!!!! Opportunity for Schools: Ennis Book Club Festival Workshops for Schools
Ennis Book Club Festival
Dates: 2 – 5 March
Ennis Book Club Festival invites post-primary school students and teachers in County Clare to a series of online workshops scheduled as part of their wider book club festival taking place from 2 – 7 March.
The workshops include:
- Fighting Words Creative Writing Workshop, Tues 2 March, 10am-12 noon or 1.45pm-3.45pm
- Songwriting and Music Production Workshop with Music Generation Clare, Wed 3 March, 9.30am-12pm or 1.30pm-4pm
- Secondary School Audience with author Louise O’Neill, Thurs 4 March, 10am-11am or 2.10pm-3.10pm
- Louise O’Neill in conversation with Sarah Moore Fitzgerald, 5 March, 11.30am
For more information on how to book, see https://www.ennisbookclubfestival.com/ebcf-2021-events
!!!! Opportunity: Call for Musicians / Music Tutors for Music Generation Clare
Deadline for Clare: 26th April 2019
Applications are currently being sought for the roles of musician/music tutor in Clare.
Music Generation Clare:
Limerick and Clare Education and Training Board is now inviting applications from suitably qualified persons to be placed on a panel for part-time tutors in the following areas of practice within Music Generation Clare –
- Guitar and Ukulele
- Music Technology
- Early Years Music Programme
- Music Therapy Programmes
- Leading Creativity and Composition in Primary and Post Primary Schools
Further post details and applicant information are available to download from: https://lcetb.ie/recruitment/
!!!! Job Opportunity: Music Generation Development Officer (Clare)
Deadline: 12 noon 15th October 2018
Limerick and Clare Education and Training Board (LCETB) is now inviting applications from suitably qualified persons for the post of Music Generation Development Officer, for Music Generation Clare.
The post is being offered on the basis of a fixed-term contract for a period of three years. The closing date for receipt of applications is 12 noon, Monday, 15 October 2018.
It is proposed to conduct interviews at the earliest opportunity following the closing date.
Please note that shortlisting may apply. Canvassing will disqualify. LCETB is an Equal Opportunities Employer.
About Music Generation Clare
Music Generation Clare is a performance music education service for children and young people in County Clare that provides opportunities for children and young people to access a range of vocal and instrumental tuition in their local area.
Established in 2014, it is among the 11 MEP Areas that were selected for participation in Phase 1 of Music Generation. Locally, Music Generation Clare is supported and funded by Limerick and Clare Education and Training Board, and Clare County Council. Visit www.musicgenerationclare.ie
For further information go to www.musicgeneration.ie/news/article/job-opportunity-music-generation-development-officer-clare/
!!!! Opportunities for musicians at Music Generation Clare
Music Generation Clare
Closing Date: 12 noon, Wednesday 29th August, 2018
Limerick and Clare Education and Training Board invites applications from suitably qualified persons to be placed on a panel for part-time tutors in the following areas:
- Uilleann Pipes
Post details and applicant requirements are available to download from www.lcetb.ie. The closing date for receipt of online applications is 12 noon, Wednesday 29 August 2018.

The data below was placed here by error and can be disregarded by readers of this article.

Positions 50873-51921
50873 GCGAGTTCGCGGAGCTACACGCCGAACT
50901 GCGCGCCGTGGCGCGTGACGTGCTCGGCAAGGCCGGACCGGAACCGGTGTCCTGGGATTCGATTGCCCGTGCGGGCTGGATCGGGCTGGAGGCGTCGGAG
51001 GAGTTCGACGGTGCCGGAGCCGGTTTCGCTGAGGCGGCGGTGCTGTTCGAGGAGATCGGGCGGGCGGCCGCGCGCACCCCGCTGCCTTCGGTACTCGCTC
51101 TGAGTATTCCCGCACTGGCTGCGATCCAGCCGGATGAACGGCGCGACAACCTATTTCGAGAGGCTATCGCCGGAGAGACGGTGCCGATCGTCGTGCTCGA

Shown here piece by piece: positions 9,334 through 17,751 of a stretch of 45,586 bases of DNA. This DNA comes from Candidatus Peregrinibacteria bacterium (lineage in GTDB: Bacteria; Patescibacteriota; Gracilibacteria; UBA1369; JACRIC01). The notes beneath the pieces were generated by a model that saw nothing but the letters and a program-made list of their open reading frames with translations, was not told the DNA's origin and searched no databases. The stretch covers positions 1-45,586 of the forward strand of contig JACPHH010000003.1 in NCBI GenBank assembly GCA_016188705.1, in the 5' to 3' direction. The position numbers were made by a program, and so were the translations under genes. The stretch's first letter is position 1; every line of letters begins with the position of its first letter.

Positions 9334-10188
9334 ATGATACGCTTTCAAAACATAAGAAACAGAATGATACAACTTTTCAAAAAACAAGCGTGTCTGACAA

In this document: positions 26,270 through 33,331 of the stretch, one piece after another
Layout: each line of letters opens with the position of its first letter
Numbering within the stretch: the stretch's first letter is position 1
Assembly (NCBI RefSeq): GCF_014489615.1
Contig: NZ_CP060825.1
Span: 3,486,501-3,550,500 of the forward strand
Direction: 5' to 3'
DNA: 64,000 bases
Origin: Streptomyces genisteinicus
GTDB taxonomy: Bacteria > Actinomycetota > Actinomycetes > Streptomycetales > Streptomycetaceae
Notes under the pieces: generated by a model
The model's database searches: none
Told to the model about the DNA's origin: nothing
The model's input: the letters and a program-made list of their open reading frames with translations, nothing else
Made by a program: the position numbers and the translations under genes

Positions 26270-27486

LCETB is an Equal Opportunities Employer
Music Generation Clare is part of Music Generation, Ireland’s national music education programme initiated by Music Network, co-funded by U2, The Ireland Funds, the Department of Education and Skills and Local Music Education Partnerships. Locally, Music Generation Clare is managed by Clare Music Education Partnership, led by Limerick and Clare Education and Training Board in partnership with Clare County Council, University of Limerick and Clare Education Centre.
!!!! Úlla Beag: Print media project
The story of our project from the teacher – Denise:
I approached Lynn in Nov 2014 to collaborate on developing an art class for ECCE in Ulla beag which would cover many art disciplines; painting, printing, working with 3 dimensional form and various craft skills to provide a more holistic teaching approach to pre-reading; pre-writing and pre-maths skills.
Collaborating with Lynn has been a great experience as we both started out with the same beliefs and ethos – We need to recycle more and look at using old materials. It is amazing how you can transform a raisin box into a robot, providing hours of fun and play for children. Through this process, children can create their own toys and the empowerment and confidence they get through using old materials is amazing.
The use of visual media as a teaching method to develop pre-reading; writing and maths skills has moved learning to a higher quality, more holistic approach at Úlla Beag.
The story of our project from the artist – Lynn:
As a group, the children worked on large pieces – printing, painting and collaging, and physically manoeuvred themselves around the piece, rather than just using their upper body, when painting. All activities gave them opportunities to strengthen their fine motor skills. They learned to work together as a group, which built up peer relationships and a joint ownership of the work they produced.
Other projects included clay modelling; and making pinch pots and papier mâché bowls, which focused on form-making, using their hands in a different way. We mono printed onto old baby wipes which was very effective and quick and explorative: some worked well, some didn’t.
We talked about the failed attempts and why this happened – too much paint, too little paint – and we tried again. Some were very keen to try stitching so we did simple long stitches through print and baby wipe. I was pleasantly surprised by how effective baby wipe material was and how easily it took the paint. It worked well with this age group as a surface to print on.
The story of our project from the children:
Through this project we experienced so many examples of children’s feedback: